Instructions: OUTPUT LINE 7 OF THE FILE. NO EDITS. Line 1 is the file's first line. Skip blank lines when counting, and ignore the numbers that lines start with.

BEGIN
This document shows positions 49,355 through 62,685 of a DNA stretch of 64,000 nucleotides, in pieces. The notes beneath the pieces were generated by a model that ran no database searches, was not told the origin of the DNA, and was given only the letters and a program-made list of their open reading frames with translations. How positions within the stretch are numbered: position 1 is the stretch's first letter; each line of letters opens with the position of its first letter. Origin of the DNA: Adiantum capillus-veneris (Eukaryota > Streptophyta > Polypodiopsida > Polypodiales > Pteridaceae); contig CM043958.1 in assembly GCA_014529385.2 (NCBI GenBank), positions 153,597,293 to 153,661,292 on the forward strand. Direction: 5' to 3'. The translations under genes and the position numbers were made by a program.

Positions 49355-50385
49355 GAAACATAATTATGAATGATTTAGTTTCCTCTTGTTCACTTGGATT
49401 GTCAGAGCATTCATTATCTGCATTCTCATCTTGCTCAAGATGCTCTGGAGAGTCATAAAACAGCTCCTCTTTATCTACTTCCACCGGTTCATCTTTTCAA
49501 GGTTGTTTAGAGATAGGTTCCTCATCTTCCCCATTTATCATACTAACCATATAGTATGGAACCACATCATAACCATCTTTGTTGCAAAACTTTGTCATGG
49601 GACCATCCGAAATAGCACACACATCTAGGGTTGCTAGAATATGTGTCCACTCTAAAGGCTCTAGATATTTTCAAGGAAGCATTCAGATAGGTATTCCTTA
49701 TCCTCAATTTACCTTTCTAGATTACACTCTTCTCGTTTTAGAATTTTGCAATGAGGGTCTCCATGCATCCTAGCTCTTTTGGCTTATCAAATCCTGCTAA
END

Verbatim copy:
49701 TCCTCAATTTACCTTTCTAGATTACACTCTTCTCGTTTTAGAATTTTGCAATGAGGGTCTCCATGCATCCTAGCTCTTTTGGCTTATCAAATCCTGCTAA